Thursday morning the 16th of March the sun reappeared after a day of fresh snow in Takayama. We decided to take the bus through the Japanese Alps to see Matsumoto Castle which is in contrast to Himeji Castle black, lies in a valley, and is much smaller. The bus ride was beautiful.
We arrived in Matsumoto mid morning, put our luggage into a locker (so easy in Japan) and walked to the castle which is situated in the middle of a very elegant and modern town quite clearly wealthy. It was also the hometown of Suzuki, who invented the Suzuki method of teaching the violin.
On the way to the Castle we were offered a free guide. He spoke excellent English and described himself as a retired “salary man from Tolyo”. He felt that the quality of life was much better in Matsumoto and took great pleasure in taking us around the Castle!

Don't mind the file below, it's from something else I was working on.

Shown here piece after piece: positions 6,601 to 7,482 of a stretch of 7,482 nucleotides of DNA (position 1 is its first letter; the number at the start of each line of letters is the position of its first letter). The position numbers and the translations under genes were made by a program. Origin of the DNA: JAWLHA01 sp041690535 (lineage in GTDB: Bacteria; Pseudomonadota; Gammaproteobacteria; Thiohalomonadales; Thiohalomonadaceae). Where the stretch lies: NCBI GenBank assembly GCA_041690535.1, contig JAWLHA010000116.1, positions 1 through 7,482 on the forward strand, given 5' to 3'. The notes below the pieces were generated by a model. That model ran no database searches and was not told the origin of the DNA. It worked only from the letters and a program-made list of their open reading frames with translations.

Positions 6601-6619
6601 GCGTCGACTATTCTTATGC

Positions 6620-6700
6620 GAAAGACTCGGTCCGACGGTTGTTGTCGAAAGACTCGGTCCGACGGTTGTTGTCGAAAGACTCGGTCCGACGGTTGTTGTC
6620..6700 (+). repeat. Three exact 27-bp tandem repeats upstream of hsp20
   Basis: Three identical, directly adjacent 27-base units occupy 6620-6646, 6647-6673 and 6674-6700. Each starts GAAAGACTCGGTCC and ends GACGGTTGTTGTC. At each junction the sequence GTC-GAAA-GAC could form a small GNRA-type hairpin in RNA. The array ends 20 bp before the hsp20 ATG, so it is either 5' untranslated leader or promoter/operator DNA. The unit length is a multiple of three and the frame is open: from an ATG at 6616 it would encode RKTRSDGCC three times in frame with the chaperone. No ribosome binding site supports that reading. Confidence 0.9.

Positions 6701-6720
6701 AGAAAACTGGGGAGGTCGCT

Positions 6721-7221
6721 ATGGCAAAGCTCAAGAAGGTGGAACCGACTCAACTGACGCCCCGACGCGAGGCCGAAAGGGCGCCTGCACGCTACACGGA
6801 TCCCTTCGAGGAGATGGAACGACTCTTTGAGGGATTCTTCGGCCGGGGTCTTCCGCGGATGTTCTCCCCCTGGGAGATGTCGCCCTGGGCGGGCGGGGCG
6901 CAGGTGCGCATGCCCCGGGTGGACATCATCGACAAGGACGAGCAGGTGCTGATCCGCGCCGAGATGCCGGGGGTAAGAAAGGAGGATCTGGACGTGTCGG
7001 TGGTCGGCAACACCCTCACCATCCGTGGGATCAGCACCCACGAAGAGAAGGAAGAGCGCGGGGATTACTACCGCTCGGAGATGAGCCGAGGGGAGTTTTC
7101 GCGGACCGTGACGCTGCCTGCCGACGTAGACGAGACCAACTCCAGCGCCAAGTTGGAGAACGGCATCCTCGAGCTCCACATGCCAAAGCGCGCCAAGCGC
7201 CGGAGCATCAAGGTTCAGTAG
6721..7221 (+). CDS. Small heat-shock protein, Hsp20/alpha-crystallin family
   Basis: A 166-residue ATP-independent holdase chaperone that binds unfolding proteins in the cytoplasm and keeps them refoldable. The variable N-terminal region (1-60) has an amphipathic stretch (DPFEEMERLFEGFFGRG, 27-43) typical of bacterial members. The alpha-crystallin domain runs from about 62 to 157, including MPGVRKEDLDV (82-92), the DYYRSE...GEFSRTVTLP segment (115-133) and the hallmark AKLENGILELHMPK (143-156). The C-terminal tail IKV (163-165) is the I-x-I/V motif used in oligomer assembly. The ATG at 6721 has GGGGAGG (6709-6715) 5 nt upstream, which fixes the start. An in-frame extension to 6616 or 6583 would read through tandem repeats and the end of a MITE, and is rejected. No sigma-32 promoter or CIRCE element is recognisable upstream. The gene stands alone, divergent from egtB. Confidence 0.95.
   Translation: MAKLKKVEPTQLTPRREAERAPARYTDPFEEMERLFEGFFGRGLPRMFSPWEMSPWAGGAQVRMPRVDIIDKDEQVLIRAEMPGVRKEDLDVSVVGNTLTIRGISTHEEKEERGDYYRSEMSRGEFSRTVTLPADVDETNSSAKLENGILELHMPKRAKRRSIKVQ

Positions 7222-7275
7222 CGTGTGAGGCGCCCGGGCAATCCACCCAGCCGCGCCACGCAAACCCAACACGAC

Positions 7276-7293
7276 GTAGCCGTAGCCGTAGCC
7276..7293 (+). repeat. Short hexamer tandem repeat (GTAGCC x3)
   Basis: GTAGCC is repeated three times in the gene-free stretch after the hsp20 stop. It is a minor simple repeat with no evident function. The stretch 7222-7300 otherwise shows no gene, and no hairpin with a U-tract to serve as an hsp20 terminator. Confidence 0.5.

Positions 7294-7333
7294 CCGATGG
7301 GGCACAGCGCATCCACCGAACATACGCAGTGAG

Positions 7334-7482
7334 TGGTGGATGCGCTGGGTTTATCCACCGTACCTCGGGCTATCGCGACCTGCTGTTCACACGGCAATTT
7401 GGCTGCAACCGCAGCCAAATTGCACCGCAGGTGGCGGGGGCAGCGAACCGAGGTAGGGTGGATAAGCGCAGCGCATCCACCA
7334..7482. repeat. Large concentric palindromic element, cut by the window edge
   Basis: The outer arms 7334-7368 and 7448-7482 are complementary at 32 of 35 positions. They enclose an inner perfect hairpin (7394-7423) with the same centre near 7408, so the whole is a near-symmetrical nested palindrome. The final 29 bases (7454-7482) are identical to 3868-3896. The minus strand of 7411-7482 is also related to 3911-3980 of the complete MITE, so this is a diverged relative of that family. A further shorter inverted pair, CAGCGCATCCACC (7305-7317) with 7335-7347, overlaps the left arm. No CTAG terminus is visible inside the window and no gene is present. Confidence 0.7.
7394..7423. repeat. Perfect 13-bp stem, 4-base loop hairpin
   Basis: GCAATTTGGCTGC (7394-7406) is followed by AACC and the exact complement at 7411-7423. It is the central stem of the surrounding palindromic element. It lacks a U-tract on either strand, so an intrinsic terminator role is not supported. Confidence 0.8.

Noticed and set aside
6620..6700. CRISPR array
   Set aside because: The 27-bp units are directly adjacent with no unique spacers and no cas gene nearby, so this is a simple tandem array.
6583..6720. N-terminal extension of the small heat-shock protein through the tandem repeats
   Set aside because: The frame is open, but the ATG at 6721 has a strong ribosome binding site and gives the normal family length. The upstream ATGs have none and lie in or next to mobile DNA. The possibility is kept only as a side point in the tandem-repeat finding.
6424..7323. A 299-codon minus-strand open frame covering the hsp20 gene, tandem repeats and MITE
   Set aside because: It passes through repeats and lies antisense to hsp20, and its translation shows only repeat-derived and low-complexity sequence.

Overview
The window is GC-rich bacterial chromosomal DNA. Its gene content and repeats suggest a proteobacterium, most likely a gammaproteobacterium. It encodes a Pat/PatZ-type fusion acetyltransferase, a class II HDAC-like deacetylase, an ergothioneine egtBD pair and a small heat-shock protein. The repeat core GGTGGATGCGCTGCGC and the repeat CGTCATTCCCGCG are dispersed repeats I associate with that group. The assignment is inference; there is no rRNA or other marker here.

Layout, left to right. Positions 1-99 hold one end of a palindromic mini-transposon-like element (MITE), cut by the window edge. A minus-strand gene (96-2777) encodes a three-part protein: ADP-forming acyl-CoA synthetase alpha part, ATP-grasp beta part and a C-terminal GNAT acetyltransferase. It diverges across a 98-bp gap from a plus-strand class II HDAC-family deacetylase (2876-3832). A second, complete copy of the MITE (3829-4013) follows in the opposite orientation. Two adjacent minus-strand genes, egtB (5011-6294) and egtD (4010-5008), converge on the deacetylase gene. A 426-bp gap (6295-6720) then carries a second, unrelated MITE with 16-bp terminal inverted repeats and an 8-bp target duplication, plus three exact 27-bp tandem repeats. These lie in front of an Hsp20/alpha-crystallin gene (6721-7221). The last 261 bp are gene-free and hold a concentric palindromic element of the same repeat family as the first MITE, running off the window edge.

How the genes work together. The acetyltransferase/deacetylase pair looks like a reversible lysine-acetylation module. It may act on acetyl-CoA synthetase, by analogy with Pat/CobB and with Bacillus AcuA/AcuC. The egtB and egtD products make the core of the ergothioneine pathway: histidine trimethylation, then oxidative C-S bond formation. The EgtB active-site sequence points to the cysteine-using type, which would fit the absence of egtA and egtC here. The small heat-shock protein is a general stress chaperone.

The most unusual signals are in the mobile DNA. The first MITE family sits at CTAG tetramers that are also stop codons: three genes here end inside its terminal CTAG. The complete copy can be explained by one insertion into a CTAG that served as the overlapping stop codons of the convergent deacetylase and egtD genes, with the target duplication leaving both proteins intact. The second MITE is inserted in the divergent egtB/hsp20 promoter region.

The Castle was completed in 1595 and is the oldest wooden castle with very steep steps to the top from where one has wonderful views to the Alps. Japanese castles were not lived in but places for storage of weapons and food such as rice. Also if the Samurai had to defend themselves they would climb higher and higher in the castle. If you reached the top you had lost and it was time to commit Hari-kari. This castle also has a recently restored moon viewing room, where the Samurai used to relax and drink Sake.
Spot the Ninja and the samurai. Tony with our guide.
We had a delicious lunch of Soba ( Buckwheat) noodles which are either served cold or hot in a broth and topped with mountain vegetables, mushrooms, tofu and sometimes other delicacies.
On the outskirts of Masumoto lies the wonderful Ukiyo Museum, featuring woodblock prints of the “floating world”, of transient pleasure. The prints depicted beautiful women, actors, travel scenes and landscapes.They were collected by European artists such as Monet, van Gough and Toulouse Lautrec.
Above just a few examples of the pictures we saw.
Later that afternoon we caught the Shinkansen train to Kanazawa, famous for its gardens. More in the next blog XxF